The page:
The $9 C.H.I.P. microcomputer is the perfect Kickstarter product: It’s wildly inexpensive, complex yet playful tech, has a scrappy and informative pitch video, and takes an existing darling of the Internet (Raspberry Pi) but does it cheaper. It is no surprise that C.H.I.P. has rocketed past its $50,000 goal to raise over $780,000 in just five days. The question now is: How many records will it break?
C.H.I.P. does things that microcomputers do–that is, performs tiny computations (like writing documents with the open source LibreOffice suite) and hooks up to displays via a variety of cables. Fancier hookups beyond basic composite cables boost the price above $9 (like VGA and HDMI), and so will battery packs to take C.H.I.P. mobile. All standard procedure for custom Kickstarter rewards, although a $49 reward includes a standalone tiny keyboard and touch-screen setup (called PocketC.H.I.P.) that the C.H.I.P. can slide into for portable operation.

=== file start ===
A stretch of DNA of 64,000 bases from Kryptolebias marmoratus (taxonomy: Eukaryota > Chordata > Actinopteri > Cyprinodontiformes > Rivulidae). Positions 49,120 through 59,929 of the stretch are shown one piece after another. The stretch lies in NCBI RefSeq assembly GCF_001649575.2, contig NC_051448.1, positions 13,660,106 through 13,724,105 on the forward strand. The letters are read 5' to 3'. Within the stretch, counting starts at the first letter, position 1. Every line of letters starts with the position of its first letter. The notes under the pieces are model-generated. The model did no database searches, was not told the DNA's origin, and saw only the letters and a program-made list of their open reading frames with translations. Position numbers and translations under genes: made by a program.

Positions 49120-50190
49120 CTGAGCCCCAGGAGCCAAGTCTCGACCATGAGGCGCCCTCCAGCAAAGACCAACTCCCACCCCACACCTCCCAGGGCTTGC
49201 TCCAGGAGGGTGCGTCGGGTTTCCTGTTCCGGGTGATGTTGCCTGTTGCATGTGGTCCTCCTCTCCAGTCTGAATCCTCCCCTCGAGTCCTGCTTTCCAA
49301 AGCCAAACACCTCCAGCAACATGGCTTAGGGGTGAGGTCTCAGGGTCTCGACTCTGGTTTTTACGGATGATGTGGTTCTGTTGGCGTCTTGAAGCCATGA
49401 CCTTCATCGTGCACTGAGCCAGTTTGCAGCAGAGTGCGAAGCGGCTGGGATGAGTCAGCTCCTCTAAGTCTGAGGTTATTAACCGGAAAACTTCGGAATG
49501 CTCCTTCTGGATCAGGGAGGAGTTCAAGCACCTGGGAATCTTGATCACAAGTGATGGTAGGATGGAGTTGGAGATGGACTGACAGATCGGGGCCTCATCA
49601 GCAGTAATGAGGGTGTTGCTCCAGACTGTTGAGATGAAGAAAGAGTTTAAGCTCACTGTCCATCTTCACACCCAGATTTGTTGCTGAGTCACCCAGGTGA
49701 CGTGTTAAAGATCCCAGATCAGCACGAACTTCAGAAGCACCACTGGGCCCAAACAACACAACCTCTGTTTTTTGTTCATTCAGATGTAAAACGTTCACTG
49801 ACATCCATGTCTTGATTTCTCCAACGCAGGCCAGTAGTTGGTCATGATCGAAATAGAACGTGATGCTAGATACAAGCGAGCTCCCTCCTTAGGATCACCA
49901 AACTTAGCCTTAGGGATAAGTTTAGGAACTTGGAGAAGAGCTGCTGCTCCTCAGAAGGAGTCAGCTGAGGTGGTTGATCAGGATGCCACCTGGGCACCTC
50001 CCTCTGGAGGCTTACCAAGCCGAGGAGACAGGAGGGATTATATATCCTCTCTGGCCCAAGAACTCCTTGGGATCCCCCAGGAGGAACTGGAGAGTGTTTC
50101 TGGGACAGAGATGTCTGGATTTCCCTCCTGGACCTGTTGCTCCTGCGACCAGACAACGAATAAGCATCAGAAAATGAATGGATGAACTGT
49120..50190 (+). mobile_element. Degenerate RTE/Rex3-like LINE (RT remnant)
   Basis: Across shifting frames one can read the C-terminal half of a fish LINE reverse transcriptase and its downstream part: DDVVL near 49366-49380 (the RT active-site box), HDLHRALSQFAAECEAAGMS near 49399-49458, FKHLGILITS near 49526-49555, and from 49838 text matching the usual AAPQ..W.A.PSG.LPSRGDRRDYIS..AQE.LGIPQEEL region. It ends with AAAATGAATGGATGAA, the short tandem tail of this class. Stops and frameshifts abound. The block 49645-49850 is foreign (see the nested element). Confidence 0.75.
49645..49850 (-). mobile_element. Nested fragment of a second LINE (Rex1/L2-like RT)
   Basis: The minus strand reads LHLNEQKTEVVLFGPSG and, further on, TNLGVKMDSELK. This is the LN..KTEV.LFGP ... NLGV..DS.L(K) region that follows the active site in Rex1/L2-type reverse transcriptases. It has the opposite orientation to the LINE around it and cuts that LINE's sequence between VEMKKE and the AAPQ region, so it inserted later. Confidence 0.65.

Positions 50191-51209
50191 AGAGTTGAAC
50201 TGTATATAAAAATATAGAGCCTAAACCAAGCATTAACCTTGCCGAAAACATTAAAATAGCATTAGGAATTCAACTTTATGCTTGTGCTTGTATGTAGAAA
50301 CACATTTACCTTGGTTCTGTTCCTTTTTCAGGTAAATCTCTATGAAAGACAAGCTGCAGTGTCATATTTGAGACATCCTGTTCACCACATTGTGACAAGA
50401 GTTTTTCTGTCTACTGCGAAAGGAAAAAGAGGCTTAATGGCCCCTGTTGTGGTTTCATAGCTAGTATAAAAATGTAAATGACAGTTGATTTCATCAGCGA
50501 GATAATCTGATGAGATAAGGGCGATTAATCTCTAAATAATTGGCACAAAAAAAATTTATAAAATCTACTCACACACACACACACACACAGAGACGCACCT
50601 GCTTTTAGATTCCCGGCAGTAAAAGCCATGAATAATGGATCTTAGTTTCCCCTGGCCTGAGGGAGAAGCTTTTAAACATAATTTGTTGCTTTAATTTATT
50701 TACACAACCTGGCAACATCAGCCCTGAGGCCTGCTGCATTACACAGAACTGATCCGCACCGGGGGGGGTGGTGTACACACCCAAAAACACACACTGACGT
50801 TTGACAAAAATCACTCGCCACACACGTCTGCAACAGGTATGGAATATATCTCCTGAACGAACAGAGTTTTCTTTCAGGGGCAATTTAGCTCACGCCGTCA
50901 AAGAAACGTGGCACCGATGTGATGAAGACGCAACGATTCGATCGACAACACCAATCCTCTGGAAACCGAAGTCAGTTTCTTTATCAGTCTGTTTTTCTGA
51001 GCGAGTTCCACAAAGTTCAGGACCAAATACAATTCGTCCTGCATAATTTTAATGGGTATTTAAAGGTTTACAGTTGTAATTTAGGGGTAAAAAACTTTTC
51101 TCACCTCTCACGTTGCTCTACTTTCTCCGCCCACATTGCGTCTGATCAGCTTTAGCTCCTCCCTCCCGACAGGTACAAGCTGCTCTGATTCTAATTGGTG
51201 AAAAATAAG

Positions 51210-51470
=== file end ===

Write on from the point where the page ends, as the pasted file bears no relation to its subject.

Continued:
But a special note here: The presentation for C.H.I.P. is top-notch. The page is a master class in how Kickstarter projects should look. As noted, the video is wonderfully informative yet fun and scrappy. The infographics display exactly what C.H.I.P. does, how powerful it is, and how it can connect to keyboards, mice, the Internet, and displays. Clearly, the Oakland, California-based studio behind C.H.I.P. learned a lot from its first successful Kickstarter project, Otto the GIF-making camera (which ran on a modified Raspberry Pi). Comparing Otto’s Kickstarter page with C.H.I.P.’s bright, uncluttered Kickstarter page shows how much the team has learned about communicating concisely.